Loteria is a Latin American game of chance similar to bingo. Each player has a 4x4 board. Numbers and pictures are called out from 54 cards, and the first with a certain grid pattern wins--Buena! This debut novel by Mario Alberto Zambrano, a former ballet dancer, uses the loteria to shape its structure, much as Milorad Pavic and Italo Calvino created novelistic forms based on Tarot cards.

Here, the cards' dealer--and our narrator--is an 11-year-old girl, Luz Maria Castillo, who came to the U.S. from Mexico with her family: "We all fought. We all hit each other." She's alone in a center for children. The image on each card dealt (La Arara, La Chalupa) stimulates her to write something in simple and direct language in her journal. She won't talk to anyone, not to Aunt Tencha or the social worker, Julia. She writes to God: "What I write is for You and me and no one else." Luz uses some Spanish as she writes, frequently referencing Spanish-language TV shows and movies.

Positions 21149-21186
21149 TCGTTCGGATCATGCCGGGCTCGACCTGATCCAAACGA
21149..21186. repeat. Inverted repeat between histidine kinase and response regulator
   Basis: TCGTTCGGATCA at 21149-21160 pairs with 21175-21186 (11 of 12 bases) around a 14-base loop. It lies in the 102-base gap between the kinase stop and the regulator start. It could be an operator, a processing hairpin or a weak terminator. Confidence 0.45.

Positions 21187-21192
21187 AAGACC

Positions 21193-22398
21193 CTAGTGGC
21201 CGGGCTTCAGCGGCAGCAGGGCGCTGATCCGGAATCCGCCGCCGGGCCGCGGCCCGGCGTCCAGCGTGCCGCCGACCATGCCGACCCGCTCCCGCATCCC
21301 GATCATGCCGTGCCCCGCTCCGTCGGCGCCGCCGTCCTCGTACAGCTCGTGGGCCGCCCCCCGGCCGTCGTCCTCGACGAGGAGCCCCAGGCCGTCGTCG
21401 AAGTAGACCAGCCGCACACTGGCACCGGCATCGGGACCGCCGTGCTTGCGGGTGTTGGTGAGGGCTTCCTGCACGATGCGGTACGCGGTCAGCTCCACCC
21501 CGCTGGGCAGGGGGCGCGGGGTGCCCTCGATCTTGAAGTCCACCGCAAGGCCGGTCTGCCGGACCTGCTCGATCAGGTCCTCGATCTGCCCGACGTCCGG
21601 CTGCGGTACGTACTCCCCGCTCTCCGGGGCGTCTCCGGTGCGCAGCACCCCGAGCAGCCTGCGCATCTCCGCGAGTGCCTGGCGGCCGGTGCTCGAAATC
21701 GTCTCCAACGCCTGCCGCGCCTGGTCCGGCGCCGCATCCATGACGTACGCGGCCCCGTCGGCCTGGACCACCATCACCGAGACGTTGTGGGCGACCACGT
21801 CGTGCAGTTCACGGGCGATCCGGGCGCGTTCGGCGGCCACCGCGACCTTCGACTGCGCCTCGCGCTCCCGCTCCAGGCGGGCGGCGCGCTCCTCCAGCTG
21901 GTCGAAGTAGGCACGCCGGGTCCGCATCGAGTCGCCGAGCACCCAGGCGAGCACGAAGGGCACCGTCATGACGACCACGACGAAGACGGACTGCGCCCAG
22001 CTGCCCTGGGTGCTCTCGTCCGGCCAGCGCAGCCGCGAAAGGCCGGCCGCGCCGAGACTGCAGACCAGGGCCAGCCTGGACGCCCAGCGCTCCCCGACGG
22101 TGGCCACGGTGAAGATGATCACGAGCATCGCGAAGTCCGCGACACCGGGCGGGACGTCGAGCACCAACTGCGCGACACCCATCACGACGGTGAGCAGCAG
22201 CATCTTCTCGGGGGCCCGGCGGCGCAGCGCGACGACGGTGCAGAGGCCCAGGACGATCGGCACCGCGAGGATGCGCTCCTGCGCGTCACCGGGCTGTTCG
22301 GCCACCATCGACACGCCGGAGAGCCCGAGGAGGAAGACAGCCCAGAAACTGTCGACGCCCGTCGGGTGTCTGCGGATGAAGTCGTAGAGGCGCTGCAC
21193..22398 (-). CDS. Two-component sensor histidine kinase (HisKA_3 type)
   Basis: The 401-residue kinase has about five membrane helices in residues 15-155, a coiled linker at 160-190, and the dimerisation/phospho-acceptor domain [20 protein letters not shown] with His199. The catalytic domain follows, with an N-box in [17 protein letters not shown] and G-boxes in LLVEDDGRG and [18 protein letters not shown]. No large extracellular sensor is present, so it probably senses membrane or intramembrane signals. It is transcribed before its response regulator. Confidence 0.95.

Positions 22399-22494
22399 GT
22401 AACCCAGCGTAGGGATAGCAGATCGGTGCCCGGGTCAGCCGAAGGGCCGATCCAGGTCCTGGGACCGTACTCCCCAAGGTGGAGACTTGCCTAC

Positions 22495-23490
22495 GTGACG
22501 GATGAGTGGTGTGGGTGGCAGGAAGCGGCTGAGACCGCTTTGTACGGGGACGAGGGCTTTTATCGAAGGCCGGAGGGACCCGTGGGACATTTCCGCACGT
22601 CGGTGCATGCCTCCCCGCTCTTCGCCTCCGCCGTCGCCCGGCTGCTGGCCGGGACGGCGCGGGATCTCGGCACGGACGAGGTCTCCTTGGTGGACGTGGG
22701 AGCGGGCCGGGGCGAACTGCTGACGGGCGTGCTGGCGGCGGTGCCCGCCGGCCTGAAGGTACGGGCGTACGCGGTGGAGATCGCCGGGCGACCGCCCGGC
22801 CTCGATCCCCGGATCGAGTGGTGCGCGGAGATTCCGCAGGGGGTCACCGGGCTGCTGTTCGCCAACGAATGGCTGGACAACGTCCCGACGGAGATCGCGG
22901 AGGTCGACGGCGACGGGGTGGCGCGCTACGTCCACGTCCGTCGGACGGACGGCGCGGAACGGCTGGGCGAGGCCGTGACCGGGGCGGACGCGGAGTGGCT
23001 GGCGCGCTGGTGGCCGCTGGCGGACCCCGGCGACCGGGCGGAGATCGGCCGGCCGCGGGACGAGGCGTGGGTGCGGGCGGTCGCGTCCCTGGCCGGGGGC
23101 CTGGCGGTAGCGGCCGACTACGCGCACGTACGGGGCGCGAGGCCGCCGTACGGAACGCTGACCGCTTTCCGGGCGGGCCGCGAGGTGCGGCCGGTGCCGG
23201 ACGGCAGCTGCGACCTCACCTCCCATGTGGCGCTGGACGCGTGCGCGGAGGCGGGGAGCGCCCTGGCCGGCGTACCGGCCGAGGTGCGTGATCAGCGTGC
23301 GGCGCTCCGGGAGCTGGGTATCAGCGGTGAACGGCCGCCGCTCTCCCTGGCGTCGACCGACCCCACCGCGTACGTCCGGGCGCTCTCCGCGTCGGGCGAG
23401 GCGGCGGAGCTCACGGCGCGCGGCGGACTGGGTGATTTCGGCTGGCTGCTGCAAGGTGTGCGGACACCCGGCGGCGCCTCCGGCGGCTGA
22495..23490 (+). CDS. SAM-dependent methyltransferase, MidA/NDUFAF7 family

As the days pass, her story and her family's takes shape. Her sister Estrella is in the ICU, her father in jail, her mother has disappeared. At the story's heart is a mystery--something terrible happened--to be slowly revealed as each card is turned over, image by image, word by word. This is a smart and powerful tale, beautifully rendered by a sensitive artist. --Tom Lavoie, former publisher

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